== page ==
Ultimately, each person must establish their own process for ensuring the quality control and integrity of their food. With regards to pharma meat, the solution, for now, is simple: Singapore is the only nation where a lab-grown meat product is available to consumers. However, the FDA’s premarket approval of UPSIDE Food’s pharma-chicken nuggets suggests it may not be long until the U.S. market offers these for sale. (For valuable additional suggestions on how to avoid fake food in the U.S. and EU, see the Appendix.)
As this report attempts to make clear, the “mad science” technologies of the biopharma industry and the full “transhumanist toolbox” have been unleashed on the entire food supply—and an ever-expanding array of “novel foods” is taking hold in local grocery stores while the companies that make them pop up in brokerage accounts. With the U.S. leading the way in bringing many of these foods to market, and the EU likely to serve as the next gateway jurisdiction, we can unfortunately expect many other countries to follow suit.
Appendix: Avoiding Pharma Food in the U.S. and European Union
In February 2019, a National Bioengineered Food Disclosure Standard went into effect in the U.S. The requirements for the “bioengineered” label are so convoluted that it appears it was designed to confuse.256 Although it would make sense to assume that the standard covers products to which genetic engineering has been applied, this is not the case, for many GMO products fall outside of the label’s requirements, including:
- Animals that have been fed GMOs
- Products that are so hyper-processed that the GMO can no longer be identified, such as sweeteners and refined oils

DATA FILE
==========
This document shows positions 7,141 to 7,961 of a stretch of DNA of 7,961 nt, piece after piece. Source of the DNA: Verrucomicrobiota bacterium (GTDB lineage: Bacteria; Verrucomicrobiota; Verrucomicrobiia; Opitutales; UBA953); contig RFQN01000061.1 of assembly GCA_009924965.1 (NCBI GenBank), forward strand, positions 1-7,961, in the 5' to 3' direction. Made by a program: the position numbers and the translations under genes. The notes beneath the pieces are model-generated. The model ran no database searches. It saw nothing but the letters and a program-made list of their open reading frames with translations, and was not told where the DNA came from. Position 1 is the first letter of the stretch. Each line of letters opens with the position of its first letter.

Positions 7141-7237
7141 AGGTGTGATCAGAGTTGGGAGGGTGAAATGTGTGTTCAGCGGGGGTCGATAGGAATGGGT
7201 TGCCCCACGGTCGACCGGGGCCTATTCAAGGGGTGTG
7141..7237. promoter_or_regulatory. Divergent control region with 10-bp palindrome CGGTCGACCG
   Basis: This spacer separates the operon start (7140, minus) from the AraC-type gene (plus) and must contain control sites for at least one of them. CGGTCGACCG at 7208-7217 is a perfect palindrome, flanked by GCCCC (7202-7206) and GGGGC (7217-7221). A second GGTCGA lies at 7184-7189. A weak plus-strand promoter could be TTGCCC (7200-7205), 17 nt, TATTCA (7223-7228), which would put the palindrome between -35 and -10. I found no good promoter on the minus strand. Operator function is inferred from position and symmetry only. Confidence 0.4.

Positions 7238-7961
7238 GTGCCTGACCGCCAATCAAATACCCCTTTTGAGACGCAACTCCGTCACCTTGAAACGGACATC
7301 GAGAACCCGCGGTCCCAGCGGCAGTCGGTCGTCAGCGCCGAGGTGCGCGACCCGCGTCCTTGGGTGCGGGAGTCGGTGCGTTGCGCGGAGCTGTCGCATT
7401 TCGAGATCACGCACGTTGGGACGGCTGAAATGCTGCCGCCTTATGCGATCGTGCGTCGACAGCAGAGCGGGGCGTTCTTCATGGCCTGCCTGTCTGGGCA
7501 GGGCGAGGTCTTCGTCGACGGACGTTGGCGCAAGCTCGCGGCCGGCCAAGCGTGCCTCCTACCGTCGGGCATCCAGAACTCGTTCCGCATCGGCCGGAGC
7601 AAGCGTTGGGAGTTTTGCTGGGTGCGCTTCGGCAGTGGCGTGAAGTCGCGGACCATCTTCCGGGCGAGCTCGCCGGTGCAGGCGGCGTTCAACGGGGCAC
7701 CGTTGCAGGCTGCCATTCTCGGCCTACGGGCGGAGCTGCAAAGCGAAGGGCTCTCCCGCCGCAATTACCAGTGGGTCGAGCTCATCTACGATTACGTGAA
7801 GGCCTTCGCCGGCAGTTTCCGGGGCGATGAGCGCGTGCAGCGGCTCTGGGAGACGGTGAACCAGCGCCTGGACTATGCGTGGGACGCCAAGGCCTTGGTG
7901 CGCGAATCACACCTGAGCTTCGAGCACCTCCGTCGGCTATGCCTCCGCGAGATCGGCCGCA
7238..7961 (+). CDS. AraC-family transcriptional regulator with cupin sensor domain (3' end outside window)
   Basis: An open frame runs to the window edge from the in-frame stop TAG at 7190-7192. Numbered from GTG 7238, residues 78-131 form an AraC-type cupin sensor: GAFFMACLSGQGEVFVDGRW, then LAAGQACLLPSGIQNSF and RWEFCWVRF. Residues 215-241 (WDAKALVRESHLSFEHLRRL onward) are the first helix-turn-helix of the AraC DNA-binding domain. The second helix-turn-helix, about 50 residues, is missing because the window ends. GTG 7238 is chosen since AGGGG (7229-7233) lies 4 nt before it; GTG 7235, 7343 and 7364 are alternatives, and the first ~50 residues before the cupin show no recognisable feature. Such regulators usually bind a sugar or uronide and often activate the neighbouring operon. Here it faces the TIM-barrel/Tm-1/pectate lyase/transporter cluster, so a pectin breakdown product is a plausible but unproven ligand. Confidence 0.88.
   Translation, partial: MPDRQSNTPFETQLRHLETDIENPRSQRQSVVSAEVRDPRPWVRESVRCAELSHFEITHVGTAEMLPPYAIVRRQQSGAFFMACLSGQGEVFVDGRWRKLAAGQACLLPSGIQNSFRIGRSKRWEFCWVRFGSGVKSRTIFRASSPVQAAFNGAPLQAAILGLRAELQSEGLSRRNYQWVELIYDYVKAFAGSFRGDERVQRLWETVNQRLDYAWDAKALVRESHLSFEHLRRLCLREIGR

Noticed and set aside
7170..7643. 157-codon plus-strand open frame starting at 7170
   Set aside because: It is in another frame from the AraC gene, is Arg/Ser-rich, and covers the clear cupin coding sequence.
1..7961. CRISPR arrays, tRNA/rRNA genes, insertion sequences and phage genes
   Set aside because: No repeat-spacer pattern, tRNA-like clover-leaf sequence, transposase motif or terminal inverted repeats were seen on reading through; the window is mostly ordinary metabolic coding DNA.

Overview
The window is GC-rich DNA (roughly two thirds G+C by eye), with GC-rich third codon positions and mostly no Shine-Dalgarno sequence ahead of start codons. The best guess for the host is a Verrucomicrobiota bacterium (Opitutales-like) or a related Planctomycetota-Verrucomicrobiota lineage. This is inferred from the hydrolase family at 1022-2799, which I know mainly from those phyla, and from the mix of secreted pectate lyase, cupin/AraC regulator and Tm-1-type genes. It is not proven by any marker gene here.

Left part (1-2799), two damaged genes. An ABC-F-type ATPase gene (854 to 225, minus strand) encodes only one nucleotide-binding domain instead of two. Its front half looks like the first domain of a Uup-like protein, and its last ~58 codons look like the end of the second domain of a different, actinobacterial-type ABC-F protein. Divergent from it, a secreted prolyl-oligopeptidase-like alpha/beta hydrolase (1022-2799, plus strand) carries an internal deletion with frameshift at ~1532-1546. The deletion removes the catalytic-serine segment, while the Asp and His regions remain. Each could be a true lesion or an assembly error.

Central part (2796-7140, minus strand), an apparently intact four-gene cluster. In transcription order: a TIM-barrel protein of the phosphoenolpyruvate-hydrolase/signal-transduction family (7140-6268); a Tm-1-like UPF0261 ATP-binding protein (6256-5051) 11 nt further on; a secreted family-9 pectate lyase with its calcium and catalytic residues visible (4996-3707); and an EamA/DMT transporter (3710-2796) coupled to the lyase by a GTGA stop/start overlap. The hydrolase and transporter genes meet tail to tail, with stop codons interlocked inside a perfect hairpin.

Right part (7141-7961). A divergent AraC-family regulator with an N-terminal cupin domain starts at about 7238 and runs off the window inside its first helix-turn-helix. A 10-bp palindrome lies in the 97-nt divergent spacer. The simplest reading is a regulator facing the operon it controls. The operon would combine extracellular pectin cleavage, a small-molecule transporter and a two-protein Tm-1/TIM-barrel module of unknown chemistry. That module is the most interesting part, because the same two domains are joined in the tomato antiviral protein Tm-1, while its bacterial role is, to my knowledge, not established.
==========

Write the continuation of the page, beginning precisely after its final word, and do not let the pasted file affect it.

- Crops that do not contain detectible genetic material
- Gene-edited products (because genetic detection kits are largely lacking, these would be excluded from the labeling scheme)
Moreover, companies are free to choose between a set of options about how to signal that their products contain bioengineered ingredients: they may use a symbol, or the text “bioengineered food,” or simply place an electronic or digital link, such as a QR code or text message. If the product contains GMO ingredients that do not fall under the definition “contains detectable genetic material that has been modified through certain lab techniques and cannot be created through conventional breeding or found in nature,” a company may choose to self-report. It is now illegal, however, to call a product “GMO.”
Are you still following? It is probably best to avoid any foods that signal that they are bioengineered (see “Terminology to Avoid”). If you wish to ensure that the products you buy are non-GMO, both the “organic” label and the “non-GMO Project” label still exclude GMOs—whether traditional or GMO 2.0—from their labeling schemes.257 However, Max Goldberg, founder of Organic Insider, writes that on multiple occasions it has been suggested that GMOs and new genomic techniques be accepted under the organic labeling scheme, most recently at the National Organic Standards Board (NOSB) in the fall of 2022.258 Similar lobbying is taking place in the EU. To safeguard the integrity of organic and non-GMO labeling, Goldberg recommends that the NOSB meetings be much better attended by the organic industry, as the 15-member NOSB board is in a position to suggest that the USDA allow gene-editing technologies into the organic food supply.